More on references
- Reference variables are aliases (an alternate name to a variable).
int &ref=x; //we tell the compiler that ‘ref’ is another name for ‘x’
Working on ‘ref’ is the same as working on ‘x’ and vice-versa.
But since a reference variable is an alias, we should initialize the alias.
int &ref; //ILLEGAL reference variable should be initialized.
This makes sense because an alias should be an alternate name for something (and we need to tell the compiler what that something is).
- Non-const references should be initialized using L-values (i.e. using something which is permitted on the left hand side of an assignment expression).
int &ref=5; //ERROR
This is an error because ‘5’ is an integer constant and it is not an L-value (we cannot use 5 on the left side of an assignment). Logically speaking also this isn’t possible because a reference variable is an alias (you use an alias instead of another name). One might argue, “instead of the constant 5, I intended to use the term ref”. But when we think from the viewpoint of the compiler, we can understand the complications involved if this were permitted. Let’s say this statement was legal. Now (though the programmer might not purposely do it), there is nothing to stop the programmer from coding:
int &ref=5; //ERROR (but let’s assume this is permitted)
What now; where is the new value of 10 supposed to be stored? (there is no location for it).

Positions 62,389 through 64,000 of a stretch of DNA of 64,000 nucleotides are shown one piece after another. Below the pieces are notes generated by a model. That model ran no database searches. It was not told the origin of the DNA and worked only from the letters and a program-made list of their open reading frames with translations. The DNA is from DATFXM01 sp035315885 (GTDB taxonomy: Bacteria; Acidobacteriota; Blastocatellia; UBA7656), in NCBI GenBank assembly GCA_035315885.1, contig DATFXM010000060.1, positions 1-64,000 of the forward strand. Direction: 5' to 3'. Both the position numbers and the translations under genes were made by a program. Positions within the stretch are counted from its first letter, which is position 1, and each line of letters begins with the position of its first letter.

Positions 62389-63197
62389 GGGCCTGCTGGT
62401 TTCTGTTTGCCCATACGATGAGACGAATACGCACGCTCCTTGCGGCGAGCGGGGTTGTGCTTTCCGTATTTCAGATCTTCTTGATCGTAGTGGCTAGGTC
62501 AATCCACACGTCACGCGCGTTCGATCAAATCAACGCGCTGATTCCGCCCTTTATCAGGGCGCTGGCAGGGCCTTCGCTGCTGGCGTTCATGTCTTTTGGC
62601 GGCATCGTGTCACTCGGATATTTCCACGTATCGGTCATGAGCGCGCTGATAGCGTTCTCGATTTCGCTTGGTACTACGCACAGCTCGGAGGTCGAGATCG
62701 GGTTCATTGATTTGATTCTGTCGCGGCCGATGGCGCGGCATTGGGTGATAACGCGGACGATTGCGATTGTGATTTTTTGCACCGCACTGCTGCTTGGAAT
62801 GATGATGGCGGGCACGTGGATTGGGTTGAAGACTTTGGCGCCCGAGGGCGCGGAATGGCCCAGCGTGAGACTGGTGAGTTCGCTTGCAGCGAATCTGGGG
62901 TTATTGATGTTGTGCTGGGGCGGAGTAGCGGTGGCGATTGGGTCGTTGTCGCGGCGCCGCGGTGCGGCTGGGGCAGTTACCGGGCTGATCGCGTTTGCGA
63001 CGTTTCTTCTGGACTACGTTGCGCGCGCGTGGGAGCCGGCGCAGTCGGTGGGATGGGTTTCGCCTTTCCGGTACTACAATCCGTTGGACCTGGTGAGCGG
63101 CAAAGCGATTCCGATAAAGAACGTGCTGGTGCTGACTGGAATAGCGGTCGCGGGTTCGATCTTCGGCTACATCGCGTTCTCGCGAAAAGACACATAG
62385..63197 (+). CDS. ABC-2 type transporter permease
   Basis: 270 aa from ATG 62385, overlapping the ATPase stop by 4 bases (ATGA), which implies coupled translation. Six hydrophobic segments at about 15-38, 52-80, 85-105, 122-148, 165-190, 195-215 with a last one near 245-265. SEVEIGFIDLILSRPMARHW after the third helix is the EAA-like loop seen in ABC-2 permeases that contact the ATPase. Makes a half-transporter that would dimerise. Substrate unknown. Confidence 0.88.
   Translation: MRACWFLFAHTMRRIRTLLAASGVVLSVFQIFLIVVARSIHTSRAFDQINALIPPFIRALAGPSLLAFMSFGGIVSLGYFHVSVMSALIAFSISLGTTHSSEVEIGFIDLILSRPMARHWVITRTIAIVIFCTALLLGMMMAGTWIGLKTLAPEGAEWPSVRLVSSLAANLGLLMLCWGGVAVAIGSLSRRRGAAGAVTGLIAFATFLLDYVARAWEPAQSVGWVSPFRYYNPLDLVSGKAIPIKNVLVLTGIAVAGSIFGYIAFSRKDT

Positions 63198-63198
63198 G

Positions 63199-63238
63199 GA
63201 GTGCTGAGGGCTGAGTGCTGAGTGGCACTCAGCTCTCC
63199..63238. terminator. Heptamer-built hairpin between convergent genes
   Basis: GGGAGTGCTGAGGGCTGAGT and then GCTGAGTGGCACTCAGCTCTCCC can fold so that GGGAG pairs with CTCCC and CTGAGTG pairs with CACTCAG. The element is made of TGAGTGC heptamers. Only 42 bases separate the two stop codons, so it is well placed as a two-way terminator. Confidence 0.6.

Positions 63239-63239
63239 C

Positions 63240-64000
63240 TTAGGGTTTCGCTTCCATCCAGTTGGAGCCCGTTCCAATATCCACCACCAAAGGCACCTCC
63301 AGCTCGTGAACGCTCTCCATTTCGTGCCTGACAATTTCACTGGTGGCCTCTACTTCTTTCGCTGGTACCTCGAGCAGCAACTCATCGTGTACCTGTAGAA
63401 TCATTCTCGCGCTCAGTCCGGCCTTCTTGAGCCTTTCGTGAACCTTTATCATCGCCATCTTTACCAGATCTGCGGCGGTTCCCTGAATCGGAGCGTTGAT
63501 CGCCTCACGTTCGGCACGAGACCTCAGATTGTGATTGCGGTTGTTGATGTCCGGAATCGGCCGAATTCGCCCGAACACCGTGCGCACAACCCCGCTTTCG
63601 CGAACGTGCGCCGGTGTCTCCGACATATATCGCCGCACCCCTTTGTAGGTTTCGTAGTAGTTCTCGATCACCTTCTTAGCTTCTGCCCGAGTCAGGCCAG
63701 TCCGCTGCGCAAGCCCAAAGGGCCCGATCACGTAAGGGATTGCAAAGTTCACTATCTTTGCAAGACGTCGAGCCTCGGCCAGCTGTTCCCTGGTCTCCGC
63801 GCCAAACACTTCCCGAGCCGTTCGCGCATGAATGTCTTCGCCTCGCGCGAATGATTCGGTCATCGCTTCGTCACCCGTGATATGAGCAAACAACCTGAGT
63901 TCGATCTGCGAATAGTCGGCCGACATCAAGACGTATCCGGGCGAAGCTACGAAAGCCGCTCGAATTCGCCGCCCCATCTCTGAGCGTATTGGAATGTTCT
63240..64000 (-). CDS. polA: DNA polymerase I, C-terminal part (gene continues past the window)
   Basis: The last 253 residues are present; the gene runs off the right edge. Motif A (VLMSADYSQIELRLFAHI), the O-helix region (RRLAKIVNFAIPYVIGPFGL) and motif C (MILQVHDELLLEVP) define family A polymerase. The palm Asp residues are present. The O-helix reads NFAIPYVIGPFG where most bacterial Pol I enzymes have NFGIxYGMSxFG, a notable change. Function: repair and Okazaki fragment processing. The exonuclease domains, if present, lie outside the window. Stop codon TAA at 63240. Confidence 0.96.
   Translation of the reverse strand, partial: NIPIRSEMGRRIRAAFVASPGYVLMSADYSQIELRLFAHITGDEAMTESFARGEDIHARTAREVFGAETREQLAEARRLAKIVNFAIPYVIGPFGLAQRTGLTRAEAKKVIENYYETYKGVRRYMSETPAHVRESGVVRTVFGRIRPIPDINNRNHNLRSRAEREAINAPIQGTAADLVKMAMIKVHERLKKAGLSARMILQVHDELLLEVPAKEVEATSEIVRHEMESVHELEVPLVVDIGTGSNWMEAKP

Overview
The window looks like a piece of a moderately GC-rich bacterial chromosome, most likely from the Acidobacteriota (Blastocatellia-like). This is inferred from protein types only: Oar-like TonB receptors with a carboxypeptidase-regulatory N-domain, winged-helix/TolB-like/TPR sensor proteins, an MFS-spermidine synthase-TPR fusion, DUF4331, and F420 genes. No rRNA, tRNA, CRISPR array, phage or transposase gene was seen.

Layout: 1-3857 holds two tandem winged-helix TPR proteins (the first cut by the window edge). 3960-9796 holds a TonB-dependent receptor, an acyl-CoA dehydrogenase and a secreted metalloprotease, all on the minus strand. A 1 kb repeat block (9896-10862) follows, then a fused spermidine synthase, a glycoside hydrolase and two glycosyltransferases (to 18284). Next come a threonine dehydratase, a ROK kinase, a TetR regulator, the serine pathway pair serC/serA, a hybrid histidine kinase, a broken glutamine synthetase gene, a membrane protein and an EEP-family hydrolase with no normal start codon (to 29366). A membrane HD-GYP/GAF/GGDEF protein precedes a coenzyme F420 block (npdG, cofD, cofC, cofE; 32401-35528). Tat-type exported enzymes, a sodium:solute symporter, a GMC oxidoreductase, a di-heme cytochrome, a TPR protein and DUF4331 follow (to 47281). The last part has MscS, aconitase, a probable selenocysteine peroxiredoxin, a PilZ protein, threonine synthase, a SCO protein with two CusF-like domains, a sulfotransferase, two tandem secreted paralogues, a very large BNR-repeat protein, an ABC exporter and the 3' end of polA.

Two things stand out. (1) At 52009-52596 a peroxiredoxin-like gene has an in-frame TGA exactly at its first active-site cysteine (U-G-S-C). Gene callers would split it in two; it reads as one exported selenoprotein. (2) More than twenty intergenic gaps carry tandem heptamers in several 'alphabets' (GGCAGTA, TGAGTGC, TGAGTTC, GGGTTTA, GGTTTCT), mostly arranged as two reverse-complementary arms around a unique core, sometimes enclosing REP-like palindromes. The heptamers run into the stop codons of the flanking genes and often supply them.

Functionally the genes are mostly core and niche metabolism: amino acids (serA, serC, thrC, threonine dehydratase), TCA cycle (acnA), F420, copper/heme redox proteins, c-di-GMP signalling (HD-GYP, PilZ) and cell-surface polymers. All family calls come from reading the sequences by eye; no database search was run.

But if we use a const-reference:
const int &ref=5; //Permitted
the compiler won’t complain. The reason is that now we tell the compiler, “This is a const reference and in case I attempt to assign any values to it then you can flag an error”. The compiler feels reassured and it will permit the use of ‘ref’ instead of 5.
Note: For the above purpose, it would be more clearer and effective to use
const int ref=5;
(since we are not really making use of any functionality of a reference variable).
- We have seen that passing by reference is similar to passing a pointer (as was done in C programming). In fact reference variables and pointers are quite similar. You might wonder, “why not use pointers itself?”
When passing a pointer, the function definition will be cluttered with a lot of dereferencing.
Passing pointers (C style)
Passing by reference
void square (int *x)
void square (int &x )
The code is clean and reader-friendly when passing by reference.
- We can use the ‘const’ keyword in reference parameters to ensure that the function doesn’t modify the argument. For example:
//Function won’t modify the argument
void print(const int &x)
cout<<endl<<"The value is:"<<x;
void square (int &x)
x = x * x;
int main ( )
The advantage of using void print(const int &x) is that when someone reads the code later they will immediately know that the function print( ) doesn’t modify the argument.
void square (const int &x) //compiler error
x = x * x;
is an error. The compiler will complain saying, “you are attempting to modify the value of the constant reference ‘x’”.
- Same address:
cout<<endl<<&x; //address of ‘x’
cout<<endl<<&ref; //address of ‘ref’
Both addresses will be the same (which is why working on ‘x’ is the same as working on ‘ref’).
- We can return references from functions but beware.
int& dummy( )
int main ( )
The function dummy( ) is supposed to return a reference. Though the code might work as expected (an output of 5); the compiler will issue a warning (sometimes you might also get unexpected results). The warning is: “reference to local variable `x' returned”. The variable ‘x’ would be destroyed when we reach the end of the function dummy( ). A reference is just an alias. Thus when ‘x’ is destroyed, we shouldn’t use the alias of ‘x’ as well. The rule is: Don’t return references in such scenarios.